The booklet then features Graham Fuller’s essay on the film, which was included in the BBS Story box set booklet, followed by a reprint of a discussion between Peter Tonguette and Bogdanovich about the sequel’s legacy.

Criterion's special edition still packs on a good amount of material, including a superb making-of and an excellent group commentary. Still, the addition of Texasville makes this a worthwhile upgrade all on its own.


With its sharp 4K presentation of the original film and high-definition presentations of two versions of the sequel, this edition stands out as a significant and worthwhile upgrade.


Directed by: Peter Bogdanovich
Year: 1971
Time: 126 min.
Series: The Criterion Collection
Edition #: 549
Licensor: Sony Pictures Home Entertainment
Release Date: November 14 2023
MSRP: $49.95
4K UHD Blu-ray/Blu-ray
3 Discs | BD-50/UHD-100
1.85:1 ratio
English 1.0 PCM Mono
Subtitles: English
Regions A/None
HDR: HDR10Dolby Vision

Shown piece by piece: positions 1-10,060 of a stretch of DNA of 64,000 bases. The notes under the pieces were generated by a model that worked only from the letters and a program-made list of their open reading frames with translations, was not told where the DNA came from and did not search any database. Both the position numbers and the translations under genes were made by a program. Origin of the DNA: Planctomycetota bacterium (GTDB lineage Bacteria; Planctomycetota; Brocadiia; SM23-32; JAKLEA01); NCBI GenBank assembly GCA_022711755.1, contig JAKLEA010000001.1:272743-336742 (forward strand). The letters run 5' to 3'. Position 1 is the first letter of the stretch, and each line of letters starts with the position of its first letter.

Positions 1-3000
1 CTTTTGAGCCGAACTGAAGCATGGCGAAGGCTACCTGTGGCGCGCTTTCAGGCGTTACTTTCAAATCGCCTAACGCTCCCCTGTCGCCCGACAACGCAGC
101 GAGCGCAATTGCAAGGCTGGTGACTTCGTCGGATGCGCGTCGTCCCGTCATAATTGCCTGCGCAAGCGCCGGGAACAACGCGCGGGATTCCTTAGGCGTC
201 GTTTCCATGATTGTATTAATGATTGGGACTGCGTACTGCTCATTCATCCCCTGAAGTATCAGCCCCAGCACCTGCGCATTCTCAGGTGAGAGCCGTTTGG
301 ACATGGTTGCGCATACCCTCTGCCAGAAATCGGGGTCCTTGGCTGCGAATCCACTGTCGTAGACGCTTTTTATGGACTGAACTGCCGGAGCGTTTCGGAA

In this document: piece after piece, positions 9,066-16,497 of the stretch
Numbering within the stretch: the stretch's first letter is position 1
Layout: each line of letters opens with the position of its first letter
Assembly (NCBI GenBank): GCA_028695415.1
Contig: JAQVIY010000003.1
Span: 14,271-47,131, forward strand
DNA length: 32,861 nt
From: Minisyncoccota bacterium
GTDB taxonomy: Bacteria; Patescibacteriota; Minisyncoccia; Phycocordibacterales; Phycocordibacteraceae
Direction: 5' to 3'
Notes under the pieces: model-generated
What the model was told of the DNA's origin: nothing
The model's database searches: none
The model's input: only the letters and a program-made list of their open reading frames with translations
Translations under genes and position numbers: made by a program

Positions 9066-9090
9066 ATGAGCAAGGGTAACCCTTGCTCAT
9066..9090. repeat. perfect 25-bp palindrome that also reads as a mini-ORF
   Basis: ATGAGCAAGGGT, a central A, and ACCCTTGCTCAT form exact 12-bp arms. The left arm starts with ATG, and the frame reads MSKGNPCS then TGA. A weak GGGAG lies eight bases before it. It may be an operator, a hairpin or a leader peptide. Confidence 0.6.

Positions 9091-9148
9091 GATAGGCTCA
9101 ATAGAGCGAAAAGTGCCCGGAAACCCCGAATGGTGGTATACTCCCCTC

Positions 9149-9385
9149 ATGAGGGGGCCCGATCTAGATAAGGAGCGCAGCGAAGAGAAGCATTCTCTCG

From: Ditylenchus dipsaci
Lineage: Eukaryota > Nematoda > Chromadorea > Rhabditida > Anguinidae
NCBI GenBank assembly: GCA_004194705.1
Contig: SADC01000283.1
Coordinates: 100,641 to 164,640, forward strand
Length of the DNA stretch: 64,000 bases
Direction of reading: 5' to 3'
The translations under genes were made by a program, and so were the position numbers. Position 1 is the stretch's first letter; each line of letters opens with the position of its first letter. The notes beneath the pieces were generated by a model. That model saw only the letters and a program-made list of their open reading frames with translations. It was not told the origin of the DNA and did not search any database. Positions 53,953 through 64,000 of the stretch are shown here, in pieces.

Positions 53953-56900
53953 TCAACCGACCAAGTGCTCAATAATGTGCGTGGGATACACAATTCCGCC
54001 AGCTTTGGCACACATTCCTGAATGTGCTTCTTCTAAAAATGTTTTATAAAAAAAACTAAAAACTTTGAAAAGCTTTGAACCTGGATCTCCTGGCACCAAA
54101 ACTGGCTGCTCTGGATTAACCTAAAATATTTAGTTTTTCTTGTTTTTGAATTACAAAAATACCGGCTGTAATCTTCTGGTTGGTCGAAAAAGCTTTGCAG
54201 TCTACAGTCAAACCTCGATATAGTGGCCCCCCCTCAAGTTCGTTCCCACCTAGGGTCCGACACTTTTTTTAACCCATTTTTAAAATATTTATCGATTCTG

Texasville (1990), the sequel to The Last Picture Show, presented in both the original theatrical version and a black-and-white version of Peter Bogdanovich’s director’s cut, produced in collaboration with cinematographer Nicholas von Sternberg   Audio commentary from 1991, featuring Peter Bogdanovich and actors Cybil Shepherd, Randy Quaid, Cloris Leachman, and Frank Marshall   Audio commentary from 2009 featuring Peter Bogdanovich   “The Last Picture Show”: A Look Back, (1999) and Picture This (1990), documentaries about the making of the film   A Discussion with Filmmaker Peter Bogdanovich, a 2009 Q&A   Screen tests and location footage   Introduction to Texasville featuring Peter Bogdanovich, Cybil Shepherd, and actor Jeff Bridges   Excerpts from a 1972 television interview with director François Truffaut about the New Hollywood   An essay by film critic Graham Fuller and excerpts from an interview with Peter Bogdanovich about Texasville, with a new introduction by Bogdanovich biographer Peter Tonguette